The Effects of Established Grid Line Colours in Topographic Maps on Cognitive Representations of Map Information
1Edler, D.; 2Bestgen, A.; 3Kuchinke, L.; 4Dickmann, F.
Research from the field of cognitive psychology has demonstrated that mental representations based on the processing of map information are distorted following systematic patterns. To reduce such memory- and perception based distortions, it was recently found that cartographers can make use of an overlaying construction of artificial grids. This additional layer supports the map reader’s processing of the positions of object locations and their relations, as required by numerous navigation and orientation tasks. Grids can take corrective measures in map perception by providing an additional reference pattern to spatial memory. Research from cognitive psychology provided evidence that colour is a powerful visual variable influencing and improving the human memory performance. Although colour is a fundamental graphic variable in cartography and recommendations on the use of colour have a long tradition, the effects of colours on the cognitive processing of map information have hardly been explored so far. Still, it remains an open question whether different colours established in practical cartography have different influences on cognitive representations of learned map information. Using a recall memory paradigm, the aim of this study was to explore whether established colours of grid lines in different topographic maps would influence the map user’s performance of object-location memory. The colours considered in the study were black, dark brown and blue. The three colours were the three conditions of the within-subjects factor COLOUR. A second within-subjects factor was LANDSCAPE, which covered three different conditions of the geographic context and visual complexities represented in the topographic base map introduced as very rural, rural suburban and very urban. The results of this study show that a blue grid line colour leads to significantly better recall performances than the black or dark brown colour conditions. This result is not further modulated by an interaction with LANDSCAPE.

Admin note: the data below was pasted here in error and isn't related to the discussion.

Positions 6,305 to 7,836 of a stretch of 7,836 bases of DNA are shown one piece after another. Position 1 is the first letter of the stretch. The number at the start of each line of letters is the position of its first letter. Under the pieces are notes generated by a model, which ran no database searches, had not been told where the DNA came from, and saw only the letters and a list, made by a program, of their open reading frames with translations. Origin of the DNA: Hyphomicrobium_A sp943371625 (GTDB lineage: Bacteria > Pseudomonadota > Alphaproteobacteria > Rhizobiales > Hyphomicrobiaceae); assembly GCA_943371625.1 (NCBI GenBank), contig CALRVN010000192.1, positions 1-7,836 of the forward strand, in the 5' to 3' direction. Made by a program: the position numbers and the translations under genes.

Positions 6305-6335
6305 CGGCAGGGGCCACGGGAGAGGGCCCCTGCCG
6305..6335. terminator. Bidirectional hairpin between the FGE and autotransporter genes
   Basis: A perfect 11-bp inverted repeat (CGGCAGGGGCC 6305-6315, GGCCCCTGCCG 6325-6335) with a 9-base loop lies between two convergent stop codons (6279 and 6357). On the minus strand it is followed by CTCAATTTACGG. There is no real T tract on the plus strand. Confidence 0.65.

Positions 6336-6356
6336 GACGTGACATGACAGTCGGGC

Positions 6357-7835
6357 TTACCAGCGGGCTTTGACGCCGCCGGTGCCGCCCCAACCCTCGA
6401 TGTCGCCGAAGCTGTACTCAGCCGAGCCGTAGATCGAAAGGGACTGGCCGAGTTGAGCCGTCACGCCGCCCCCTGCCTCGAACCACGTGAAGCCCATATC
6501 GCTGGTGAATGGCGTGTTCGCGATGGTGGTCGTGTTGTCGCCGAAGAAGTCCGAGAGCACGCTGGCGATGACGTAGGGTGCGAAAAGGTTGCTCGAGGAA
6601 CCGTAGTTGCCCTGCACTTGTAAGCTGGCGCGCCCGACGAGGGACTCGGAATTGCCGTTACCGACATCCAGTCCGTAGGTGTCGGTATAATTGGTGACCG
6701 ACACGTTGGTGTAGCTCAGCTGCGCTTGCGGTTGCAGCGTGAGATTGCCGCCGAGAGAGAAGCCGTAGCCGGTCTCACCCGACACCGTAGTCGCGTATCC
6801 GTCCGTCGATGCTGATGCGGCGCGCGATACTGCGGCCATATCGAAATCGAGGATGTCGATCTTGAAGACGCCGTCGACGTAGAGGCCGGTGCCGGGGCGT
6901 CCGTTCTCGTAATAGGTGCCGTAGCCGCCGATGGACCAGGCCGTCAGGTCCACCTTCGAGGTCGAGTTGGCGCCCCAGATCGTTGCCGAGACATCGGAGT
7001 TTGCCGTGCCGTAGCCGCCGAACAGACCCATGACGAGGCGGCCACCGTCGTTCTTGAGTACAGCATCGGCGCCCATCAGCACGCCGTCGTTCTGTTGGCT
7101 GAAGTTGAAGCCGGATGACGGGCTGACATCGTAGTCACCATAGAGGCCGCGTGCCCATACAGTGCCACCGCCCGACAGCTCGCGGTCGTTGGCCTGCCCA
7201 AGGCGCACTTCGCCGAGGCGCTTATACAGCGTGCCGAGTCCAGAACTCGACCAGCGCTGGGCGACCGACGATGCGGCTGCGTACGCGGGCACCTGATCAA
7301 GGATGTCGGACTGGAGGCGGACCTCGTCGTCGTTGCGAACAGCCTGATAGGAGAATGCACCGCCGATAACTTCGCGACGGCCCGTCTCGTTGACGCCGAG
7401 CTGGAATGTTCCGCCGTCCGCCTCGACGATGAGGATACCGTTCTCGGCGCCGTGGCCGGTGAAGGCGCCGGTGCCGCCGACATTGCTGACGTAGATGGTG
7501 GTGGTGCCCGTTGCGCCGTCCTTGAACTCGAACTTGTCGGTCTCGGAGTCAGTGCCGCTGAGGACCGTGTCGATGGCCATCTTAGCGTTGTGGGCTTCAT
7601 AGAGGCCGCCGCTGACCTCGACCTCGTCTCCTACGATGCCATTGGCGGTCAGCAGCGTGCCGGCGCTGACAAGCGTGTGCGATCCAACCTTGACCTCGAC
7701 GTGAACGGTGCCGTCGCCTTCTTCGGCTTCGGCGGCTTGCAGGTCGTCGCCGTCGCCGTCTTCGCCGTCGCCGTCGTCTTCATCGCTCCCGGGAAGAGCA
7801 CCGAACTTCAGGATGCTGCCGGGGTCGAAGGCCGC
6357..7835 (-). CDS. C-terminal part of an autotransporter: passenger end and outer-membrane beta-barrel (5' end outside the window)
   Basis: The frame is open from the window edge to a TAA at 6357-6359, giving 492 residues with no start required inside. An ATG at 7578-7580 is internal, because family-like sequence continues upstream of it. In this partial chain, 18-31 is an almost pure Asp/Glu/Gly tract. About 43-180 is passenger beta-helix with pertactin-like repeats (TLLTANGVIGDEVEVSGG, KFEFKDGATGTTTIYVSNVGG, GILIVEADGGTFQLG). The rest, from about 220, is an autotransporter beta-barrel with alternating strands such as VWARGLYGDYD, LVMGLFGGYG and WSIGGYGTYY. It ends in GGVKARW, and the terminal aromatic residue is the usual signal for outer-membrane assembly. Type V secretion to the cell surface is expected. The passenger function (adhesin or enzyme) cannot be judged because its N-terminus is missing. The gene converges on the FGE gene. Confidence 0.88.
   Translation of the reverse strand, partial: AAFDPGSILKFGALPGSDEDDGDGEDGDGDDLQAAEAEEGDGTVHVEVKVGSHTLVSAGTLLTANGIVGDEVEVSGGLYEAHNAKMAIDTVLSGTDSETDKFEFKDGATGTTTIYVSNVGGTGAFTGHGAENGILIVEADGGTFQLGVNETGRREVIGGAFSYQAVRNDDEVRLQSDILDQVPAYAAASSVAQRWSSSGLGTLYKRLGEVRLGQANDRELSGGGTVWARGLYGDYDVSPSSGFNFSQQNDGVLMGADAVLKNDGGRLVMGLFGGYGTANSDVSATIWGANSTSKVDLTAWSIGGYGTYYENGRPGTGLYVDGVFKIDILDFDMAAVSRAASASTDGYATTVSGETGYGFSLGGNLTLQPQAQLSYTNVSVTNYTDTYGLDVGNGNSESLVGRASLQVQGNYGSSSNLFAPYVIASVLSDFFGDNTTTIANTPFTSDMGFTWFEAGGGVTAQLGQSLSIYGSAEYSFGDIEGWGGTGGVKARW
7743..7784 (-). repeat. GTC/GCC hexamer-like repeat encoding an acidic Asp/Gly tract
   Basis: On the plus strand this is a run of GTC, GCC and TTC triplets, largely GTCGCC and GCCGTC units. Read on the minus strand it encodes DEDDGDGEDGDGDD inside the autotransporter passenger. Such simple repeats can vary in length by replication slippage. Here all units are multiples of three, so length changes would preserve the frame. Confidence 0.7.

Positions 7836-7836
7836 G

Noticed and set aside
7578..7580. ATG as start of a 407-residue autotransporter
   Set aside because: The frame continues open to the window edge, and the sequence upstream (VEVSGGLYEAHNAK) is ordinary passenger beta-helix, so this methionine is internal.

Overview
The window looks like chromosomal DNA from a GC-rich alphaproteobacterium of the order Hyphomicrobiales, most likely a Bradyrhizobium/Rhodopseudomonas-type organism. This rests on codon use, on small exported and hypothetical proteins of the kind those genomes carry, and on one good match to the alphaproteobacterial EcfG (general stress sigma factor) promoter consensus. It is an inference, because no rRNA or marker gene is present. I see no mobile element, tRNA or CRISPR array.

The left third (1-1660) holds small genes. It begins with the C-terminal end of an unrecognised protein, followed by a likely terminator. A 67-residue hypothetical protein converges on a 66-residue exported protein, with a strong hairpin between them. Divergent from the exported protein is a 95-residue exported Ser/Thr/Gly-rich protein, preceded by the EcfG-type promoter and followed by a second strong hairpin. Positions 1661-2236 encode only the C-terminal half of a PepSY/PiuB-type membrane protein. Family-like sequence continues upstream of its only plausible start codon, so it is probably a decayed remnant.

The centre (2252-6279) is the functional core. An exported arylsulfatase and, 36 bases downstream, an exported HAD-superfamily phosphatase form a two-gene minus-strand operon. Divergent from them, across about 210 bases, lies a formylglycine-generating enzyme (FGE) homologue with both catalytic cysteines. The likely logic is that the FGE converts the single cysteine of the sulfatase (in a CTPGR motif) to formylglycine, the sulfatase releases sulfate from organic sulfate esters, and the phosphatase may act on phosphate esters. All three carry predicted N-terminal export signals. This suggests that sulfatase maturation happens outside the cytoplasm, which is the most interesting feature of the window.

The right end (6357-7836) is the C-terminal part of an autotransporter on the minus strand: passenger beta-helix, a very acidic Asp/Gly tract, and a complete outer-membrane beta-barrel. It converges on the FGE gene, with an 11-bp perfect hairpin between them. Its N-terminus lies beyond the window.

Cognitive Cartography; Empirical Cartography; Colour